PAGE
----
There were many instances where we had to work and improve our robot within a very short period of time, and had to make a lot of last minute changes, and this first experience helped us get more comfortable for the actual tournament.
This was also an opportunity to learn from different teams to broaden our understanding of different robot mechanisms and code algorithms, which helped us in our own design process for the final qualifier. Moreover, we met lots of like-minded people who had a similar passion for robotics and made many new friends!
On the key takeaways from the Autumn tournament ahead of the Basel tournament in February 2023…
At that stage, no teams (including ours) had a working collecting or shooting mechanism, but we were able to learn about the other mechanisms. For example, we realised that we needed a more reliable pushing system, we needed a functional string expansion, and most importantly, needed to make the robot heavier but smaller so that it was stronger in match battles.
In addition to all these technical learnings, we realised that as a team, we had to work together throughout the tournament, and we needed to be prepared for any unforeseen issues.
On the most memorable moments of the Basel VEX tournament…
February’s qualifier tournament was much more fun, while being way more stressful than the previous one!
Initially, our robot didn’t even pass inspection due to some subjective size constraints, so we had to take down our shooter and intake mechanism before the tournament even started.
However, we were able to do quite well with a robot that was only partially functional – we earned 2nd place in the qualifying leaderboard, 4th place in individual robot skills, and won the VEX Robotics Judges Award.
On the challenges faced preparing their robot for the February tournament…
The biggest issue when preparing for the February tournament was the gear ratios not working for the intake or the shooting mechanism. The concept was there, but due to motor capability and space limitations, we couldn’t get it to work.
Another challenge we faced was meeting the size restrictions for the robot because all the parts in the kit were big, and we did not find time to cut them all.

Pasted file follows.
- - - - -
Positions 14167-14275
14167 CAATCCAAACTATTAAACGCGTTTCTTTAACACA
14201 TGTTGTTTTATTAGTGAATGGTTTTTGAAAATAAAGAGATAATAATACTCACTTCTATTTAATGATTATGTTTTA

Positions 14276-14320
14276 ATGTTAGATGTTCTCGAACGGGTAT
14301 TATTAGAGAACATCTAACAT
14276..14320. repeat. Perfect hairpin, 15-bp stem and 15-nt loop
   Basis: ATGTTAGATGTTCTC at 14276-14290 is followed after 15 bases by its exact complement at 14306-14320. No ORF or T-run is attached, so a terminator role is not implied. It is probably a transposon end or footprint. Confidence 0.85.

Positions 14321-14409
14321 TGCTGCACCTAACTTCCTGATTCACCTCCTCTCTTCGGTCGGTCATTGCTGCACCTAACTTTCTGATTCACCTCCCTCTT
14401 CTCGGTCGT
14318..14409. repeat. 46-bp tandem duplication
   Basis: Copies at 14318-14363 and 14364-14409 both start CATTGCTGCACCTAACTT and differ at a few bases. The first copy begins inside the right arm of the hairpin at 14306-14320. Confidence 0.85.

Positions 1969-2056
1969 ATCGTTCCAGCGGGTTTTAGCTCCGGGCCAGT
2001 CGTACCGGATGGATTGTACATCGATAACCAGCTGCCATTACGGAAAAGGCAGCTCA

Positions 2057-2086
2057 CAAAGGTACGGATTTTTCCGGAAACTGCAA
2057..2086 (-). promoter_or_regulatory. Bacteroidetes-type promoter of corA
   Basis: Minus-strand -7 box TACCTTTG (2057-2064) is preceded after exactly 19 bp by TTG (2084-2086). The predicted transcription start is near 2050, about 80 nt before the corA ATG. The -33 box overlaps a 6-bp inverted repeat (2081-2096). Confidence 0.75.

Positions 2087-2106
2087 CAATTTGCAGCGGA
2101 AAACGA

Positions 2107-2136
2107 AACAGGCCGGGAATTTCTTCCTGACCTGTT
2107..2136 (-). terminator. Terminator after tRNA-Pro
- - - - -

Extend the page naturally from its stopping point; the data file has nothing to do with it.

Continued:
These challenges were difficult to work through; however, we worked as a team to try and overcome them.
On the highlights so far of being a part of Five Rings Robotics…
Over the course of the past six months, our team has grown a lot closer together – we have inside jokes together, and have shared some really funny moments during tournaments and work sessions.
One of the most important highlights was during tournaments, when we were pleasantly surprised by our positive outcomes on both occasions. Nonetheless, we put in maximum effort for each game and the passion that each member showed towards the competition was amazing.
On their future plans in the field of robotics…
Both of us would like to pursue a degree related to robotics: Anjali wants to major in Computer Science at university, and Saisha would like to further her education at university in Robotics or Electrical Engineering.
Later, for our careers, we would naturally be interested in something similar, while still keeping our options open in the STEM field. The rest of the team also has future plans related to computer science and engineering technology, and will pursue this in the Diploma Programme as well.
On why robotics matters…
In today’s world of constantly evolving technology, it is crucial to develop both technical and soft skills.
Robotics is a great way to get started in high school; and, as you go out into future careers (especially those related to STEM), a combination of these skills (anywhere from programming autonomous algorithms to presenting yourself to an interviewer) would be beneficial.
On why other International School of Lausanne students should consider joining the Five Rings Robotics team…
We’d love to have new members on the team! It’s a great learning experience to try something new, while also putting your existing skills into practice (problem-solving, communication, teamwork, etc).
The tournaments are very fun, and the atmosphere is really energetic (though it is really competitive!). The season is a lot of hard work but it’s really satisfying when everything comes together for the final tournament.
Ultimately, the club is open to anyone, and no major experience is required – just interest and commitment!
If you are interested in the opportunity of becoming part of the International School of Lausanne’s Five Rings Robotics teams, then speak to Mr Turland, or any of the team!